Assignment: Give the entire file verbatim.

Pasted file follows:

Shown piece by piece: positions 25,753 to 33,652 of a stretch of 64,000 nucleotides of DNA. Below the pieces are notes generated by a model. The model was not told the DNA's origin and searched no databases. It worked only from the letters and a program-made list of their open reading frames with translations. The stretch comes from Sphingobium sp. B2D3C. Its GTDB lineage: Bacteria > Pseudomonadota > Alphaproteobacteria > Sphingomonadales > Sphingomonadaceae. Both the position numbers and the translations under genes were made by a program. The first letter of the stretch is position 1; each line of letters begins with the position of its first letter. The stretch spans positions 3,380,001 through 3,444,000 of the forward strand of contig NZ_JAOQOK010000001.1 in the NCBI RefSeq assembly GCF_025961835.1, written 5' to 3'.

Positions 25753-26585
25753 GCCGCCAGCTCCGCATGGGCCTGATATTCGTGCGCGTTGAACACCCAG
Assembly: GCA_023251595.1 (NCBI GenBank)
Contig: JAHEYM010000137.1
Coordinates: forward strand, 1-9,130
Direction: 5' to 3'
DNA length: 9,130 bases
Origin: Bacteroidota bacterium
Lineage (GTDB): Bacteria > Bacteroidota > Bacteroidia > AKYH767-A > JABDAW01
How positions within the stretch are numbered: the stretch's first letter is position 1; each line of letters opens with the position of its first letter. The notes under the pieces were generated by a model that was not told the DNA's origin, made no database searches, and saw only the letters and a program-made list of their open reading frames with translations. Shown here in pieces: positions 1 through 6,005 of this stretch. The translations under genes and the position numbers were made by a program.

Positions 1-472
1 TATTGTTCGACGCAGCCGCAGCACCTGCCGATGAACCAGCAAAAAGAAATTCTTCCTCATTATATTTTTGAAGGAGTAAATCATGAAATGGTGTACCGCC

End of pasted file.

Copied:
Shown piece by piece: positions 25,753 to 33,652 of a stretch of 64,000 nucleotides of DNA. Below the pieces are notes generated by a model. The model was not told the DNA's origin and searched no databases. It worked only from the letters and a program-made list of their open reading frames with translations. The stretch comes from Sphingobium sp. B2D3C. Its GTDB lineage: Bacteria > Pseudomonadota > Alphaproteobacteria > Sphingomonadales > Sphingomonadaceae. Both the position numbers and the translations under genes were made by a program. The first letter of the stretch is position 1; each line of letters begins with the position of its first letter. The stretch spans positions 3,380,001 through 3,444,000 of the forward strand of contig NZ_JAOQOK010000001.1 in the NCBI RefSeq assembly GCF_025961835.1, written 5' to 3'.

Positions 25753-26585
25753 GCCGCCAGCTCCGCATGGGCCTGATATTCGTGCGCGTTGAACACCCAG
Assembly: GCA_023251595.1 (NCBI GenBank)
Contig: JAHEYM010000137.1
Coordinates: forward strand, 1-9,130
Direction: 5' to 3'
DNA length: 9,130 bases
Origin: Bacteroidota bacterium
Lineage (GTDB): Bacteria > Bacteroidota > Bacteroidia > AKYH767-A > JABDAW01
How positions within the stretch are numbered: the stretch's first letter is position 1; each line of letters opens with the position of its first letter. The notes under the pieces were generated by a model that was not told the DNA's origin, made no database searches, and saw only the letters and a program-made list of their open reading frames with translations. Shown here in pieces: positions 1 through 6,005 of this stretch. The translations under genes and the position numbers were made by a program.

Positions 1-472
1 TATTGTTCGACGCAGCCGCAGCACCTGCCGATGAACCAGCAAAAAGAAATTCTTCCTCATTATATTTTTGAAGGAGTAAATCATGAAATGGTGTACCGCC